Ransomware is also sold as a service by ransomware authors in the form of a platform or a tool to other bad actors. This is known as ransomware-as-a-service. The tool or platform is typically shared by underground vendors with other cybercriminals. An example of such a service would be BlackCat ransomware.

Ransomware authors infiltrate a system in several ways such as phishing, spear phishing, malvertising, and malspamming.

  • Malspam
    Malspam is a technique of accessing a user’s system through spam. Here, a spam email containing malicious attachments is sent to many individuals, expecting some of them to “take the bait” and click on the attachment. The attachment carries malware along with other booby-trapped files such as word documents, PDFs, or other malicious website links.
  • Malvertising
    Malvertising or malicious advertising is the distribution of malware through online advertising, with hardly any user interactions. In this case, when users browse a website, even legitimate ones, they may get automatically directed to criminal servers. The user does not even need to click on any ad to be a victim of such malware. These servers record computer and location details and decide on the malware that best works on the system.
  • Spear phishing
    Spear phishing is used to target victims more specifically. This may be executed by sending emails to employees of an organization addressed as the CEO, asking them to participate in a survey. It could also be in the form of an email from HR asking to download an attachment. Sometimes, spear phishing may be targeted toward high-level executives of an organization such as the CEOs and other decision-makers, in which case it is specifically known as “whaling”.
  • Social engineering
    Social engineering involves tactics used to trick people into opening an attachment or clicking a link, posing as a legitimate institution or individual. An example of social engineering would be acting as the FBI to extort money from users or force them to open a specific file. Malvertising, malspamming, and spear phishing are all different forms of social engineering.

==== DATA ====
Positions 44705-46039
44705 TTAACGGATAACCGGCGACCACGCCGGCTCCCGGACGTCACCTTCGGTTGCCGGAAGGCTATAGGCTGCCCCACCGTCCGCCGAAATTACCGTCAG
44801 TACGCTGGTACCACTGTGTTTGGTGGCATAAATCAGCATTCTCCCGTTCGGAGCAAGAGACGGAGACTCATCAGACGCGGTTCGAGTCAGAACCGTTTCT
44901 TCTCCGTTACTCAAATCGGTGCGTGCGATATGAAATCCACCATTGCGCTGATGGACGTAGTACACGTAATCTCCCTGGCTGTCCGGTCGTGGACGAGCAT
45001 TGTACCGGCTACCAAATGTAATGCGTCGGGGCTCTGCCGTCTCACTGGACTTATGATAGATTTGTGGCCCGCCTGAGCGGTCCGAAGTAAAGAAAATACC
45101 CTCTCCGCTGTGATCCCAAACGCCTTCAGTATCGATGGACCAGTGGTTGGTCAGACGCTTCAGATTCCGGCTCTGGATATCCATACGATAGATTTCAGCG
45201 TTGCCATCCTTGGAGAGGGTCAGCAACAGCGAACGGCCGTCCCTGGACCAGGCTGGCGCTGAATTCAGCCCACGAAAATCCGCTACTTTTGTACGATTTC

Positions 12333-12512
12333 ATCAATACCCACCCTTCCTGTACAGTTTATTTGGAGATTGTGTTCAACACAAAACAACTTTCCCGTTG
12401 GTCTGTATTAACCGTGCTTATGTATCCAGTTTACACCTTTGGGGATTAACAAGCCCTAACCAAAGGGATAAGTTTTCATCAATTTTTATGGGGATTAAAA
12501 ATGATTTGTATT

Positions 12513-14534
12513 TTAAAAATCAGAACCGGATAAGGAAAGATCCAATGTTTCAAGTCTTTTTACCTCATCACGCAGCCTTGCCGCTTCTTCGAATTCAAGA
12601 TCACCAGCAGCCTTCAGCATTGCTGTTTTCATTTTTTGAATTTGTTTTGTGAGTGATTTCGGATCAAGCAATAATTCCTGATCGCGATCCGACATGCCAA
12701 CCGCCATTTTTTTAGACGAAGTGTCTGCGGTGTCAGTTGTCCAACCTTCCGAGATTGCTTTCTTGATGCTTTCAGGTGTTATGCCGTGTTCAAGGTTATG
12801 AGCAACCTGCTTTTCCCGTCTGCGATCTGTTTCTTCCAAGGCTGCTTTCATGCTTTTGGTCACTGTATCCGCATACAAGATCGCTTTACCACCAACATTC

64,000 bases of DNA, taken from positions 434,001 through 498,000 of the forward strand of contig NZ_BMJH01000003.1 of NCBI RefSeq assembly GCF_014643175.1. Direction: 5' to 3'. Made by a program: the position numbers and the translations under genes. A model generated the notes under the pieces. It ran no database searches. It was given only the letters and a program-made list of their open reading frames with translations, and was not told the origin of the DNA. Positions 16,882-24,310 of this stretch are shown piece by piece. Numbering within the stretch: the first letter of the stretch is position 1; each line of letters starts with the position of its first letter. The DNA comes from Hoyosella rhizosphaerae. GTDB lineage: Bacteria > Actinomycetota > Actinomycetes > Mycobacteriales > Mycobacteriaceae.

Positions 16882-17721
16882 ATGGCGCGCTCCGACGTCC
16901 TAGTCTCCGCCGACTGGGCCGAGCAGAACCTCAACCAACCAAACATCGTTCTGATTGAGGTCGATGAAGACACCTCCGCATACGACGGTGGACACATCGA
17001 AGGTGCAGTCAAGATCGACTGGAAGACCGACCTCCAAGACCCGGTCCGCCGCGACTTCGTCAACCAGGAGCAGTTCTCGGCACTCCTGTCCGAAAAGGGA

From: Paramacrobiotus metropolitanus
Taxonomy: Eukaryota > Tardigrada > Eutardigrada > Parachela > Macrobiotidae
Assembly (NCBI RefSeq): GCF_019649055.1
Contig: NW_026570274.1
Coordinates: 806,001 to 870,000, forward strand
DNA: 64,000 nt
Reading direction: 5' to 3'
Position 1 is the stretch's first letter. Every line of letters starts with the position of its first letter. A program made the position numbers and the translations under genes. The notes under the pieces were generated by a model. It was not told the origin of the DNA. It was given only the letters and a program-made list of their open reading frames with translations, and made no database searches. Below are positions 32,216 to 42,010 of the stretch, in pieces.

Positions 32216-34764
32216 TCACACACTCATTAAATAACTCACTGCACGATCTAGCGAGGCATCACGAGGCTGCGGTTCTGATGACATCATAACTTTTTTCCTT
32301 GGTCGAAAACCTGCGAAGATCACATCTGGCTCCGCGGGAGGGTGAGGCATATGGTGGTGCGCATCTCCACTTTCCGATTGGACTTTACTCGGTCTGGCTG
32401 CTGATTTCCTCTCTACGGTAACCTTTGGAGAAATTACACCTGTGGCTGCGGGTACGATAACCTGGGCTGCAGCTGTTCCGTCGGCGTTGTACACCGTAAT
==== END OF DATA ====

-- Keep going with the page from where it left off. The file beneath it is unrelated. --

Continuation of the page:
Anyone can be a target of a ransomware attack from individuals and small businesses to large corporations.

Difference Between Ransomware and Malware

Ransomware Malware
Variety Crypto and Locker. Worms, bugs, viruses, trojan horses, spyware, adware, rootkits, cryptojacking, etc.
Delivery Phishing, spear phishing, malvertising, and malspamming. Emails, suspicious websites and links, app installations, and USB.
Effect Its impact could be long-lasting and severe. At worst, it may cause businesses to shut down. May slow the system down, reduce performance, cause errors, and control resources.
Removal Extremely difficult as users would need to pay a ransom or find data backup. Moderately difficult as an antimalware tool can remove the malware.

Regardless of the malicious program, whether ransomware or some other type of malware, user awareness on the topic is paramount in defending businesses from such cyberattacks. While antimalware tools help curb the issue to some extent, an organization is only as safe as the prudence of its people. This makes it crucial to remain alert while interacting with emails and websites on the internet to avoid falling prey to threat actors.